"Thou hast not slain her with thy cruel word, —
She lives, she wakes — her eyes unclose again,
And I breathe freely."
PASSIONATE and thoughtless, Hugh Grayson had not calculated the consequences of his imprudent and exciting narrative upon a mind so sensitive. He was now aware of his error, and his alarm at her situation was extreme. He lifted her from the floor, and supported her to a seat, endeavouring, as well as he could, with due care and anxiety, to restore her to consciousness. While thus employed the pastor re-entered the apartment, and his surprise may be imagined.
" Ha! what is the matter with my child? what has happened? what alarmed her? Speak, Master Grayson! Tell me what has caused all this! — My child! — Bessy, my child! Look up! open your eyes. Tell me! say! see, it is thy old father that has thee now. Thou art safe, my child. Safe with thy father. There is no danger now. Look up, look up, my child, and speak to me! "
Without answering, Grayson resigned her to the hands of the pastor, and with folded arms and a face full of gloomy expression, stood gazing upon the scene in silence. The father supported her tenderly, and with a show of fervency not common to a habit which, from constant exercise, and the pruderies of a form of worship rather too much given to externals, had, in progress of time, usurped dominion over a temper originally rather passionate than phlegmatic. Exclaiming all the while to the unconscious girl — and now and then addressing Grayson in a series of broken sentences, the old man proved the possession of a degree of regard for his child which might have appeared doubtful before. Grayson, meanwhile, stood by, — an awed and silent spectator, — bitterly reproaching himself for his imprudence in making such a communication, and striving, in his own mind, to forge or force an apology, at least to himself, for the heedlessness which had marked his conduct.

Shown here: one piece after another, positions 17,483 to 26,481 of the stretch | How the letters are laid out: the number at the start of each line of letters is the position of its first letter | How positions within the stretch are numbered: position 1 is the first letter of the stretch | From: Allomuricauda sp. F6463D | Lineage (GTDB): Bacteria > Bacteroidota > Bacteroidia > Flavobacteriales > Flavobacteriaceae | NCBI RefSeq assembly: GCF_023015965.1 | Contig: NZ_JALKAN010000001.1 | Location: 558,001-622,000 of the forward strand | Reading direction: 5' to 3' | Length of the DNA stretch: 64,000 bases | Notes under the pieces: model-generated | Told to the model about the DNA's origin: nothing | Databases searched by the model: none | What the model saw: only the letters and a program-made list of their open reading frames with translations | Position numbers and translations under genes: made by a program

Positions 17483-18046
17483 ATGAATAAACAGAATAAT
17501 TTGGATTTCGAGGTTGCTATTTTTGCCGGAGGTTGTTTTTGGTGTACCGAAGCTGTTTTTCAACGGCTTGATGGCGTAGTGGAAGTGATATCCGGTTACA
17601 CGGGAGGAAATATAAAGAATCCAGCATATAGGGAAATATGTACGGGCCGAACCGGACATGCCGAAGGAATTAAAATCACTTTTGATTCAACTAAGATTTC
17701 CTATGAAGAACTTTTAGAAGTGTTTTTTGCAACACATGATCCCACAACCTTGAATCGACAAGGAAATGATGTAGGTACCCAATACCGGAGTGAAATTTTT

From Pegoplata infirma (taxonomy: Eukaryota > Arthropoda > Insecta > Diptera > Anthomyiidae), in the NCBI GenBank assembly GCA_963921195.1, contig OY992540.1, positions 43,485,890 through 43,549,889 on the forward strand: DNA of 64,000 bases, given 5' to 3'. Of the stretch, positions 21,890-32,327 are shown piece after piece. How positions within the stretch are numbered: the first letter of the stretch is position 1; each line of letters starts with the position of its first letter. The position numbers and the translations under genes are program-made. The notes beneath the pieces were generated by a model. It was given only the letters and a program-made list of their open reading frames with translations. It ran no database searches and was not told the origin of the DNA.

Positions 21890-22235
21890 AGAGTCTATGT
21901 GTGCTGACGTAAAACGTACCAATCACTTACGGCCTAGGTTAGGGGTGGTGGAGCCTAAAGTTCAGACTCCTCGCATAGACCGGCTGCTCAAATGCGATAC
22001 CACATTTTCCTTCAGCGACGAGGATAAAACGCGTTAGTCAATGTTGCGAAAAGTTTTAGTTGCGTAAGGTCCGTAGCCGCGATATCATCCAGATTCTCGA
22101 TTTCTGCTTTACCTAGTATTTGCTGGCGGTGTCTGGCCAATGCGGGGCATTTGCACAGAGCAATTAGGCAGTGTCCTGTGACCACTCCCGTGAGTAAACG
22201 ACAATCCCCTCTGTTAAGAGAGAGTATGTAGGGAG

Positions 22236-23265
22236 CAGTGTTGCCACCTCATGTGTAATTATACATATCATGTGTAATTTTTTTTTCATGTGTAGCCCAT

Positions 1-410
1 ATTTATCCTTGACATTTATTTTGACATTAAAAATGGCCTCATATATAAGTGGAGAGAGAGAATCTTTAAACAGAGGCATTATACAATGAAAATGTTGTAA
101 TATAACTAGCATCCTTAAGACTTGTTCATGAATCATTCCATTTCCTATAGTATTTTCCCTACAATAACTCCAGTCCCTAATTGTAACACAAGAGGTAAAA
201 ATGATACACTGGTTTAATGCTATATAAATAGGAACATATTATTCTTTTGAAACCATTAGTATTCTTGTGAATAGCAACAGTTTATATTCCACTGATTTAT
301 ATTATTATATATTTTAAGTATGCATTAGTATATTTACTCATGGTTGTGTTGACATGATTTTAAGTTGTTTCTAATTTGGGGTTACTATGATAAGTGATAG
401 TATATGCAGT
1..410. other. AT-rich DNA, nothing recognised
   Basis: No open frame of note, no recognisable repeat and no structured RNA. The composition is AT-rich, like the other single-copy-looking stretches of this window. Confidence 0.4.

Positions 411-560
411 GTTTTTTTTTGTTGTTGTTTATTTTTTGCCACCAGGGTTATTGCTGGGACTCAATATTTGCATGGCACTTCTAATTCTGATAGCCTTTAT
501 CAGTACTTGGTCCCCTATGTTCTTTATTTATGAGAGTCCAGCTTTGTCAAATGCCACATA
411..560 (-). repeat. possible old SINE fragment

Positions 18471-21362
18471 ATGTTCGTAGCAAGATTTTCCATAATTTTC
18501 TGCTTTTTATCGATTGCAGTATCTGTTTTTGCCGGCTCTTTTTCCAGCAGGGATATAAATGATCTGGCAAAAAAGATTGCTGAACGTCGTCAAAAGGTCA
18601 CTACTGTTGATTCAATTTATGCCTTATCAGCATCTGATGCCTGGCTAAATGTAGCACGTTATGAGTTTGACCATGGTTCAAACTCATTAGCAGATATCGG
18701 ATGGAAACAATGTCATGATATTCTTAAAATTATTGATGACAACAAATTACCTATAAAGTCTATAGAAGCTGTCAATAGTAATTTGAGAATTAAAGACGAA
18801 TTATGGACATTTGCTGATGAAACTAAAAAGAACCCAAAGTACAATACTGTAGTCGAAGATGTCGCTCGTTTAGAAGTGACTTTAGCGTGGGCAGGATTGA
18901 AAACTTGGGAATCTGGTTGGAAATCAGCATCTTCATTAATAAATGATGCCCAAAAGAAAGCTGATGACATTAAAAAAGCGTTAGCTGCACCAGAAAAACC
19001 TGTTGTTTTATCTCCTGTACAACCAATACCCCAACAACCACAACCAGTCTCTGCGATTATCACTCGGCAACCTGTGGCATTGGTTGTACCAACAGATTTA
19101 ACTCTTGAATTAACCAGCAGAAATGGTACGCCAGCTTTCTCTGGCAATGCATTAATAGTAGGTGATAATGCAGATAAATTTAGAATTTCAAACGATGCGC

" What, Master Grayson, has been the cause of this? Speak out, sir — my daughter is my heart, and you have trifled with her. Beware, sir. — I am an old man, and a professor of a faith whoseessence is peace; but I am still a man, sir — with the feelings andthe passions of a man; and sooner than my child should sufferwrong, slight as a word, I will even throw aside that faith andbecome a man of blood. Speak, sir, what has made all this? "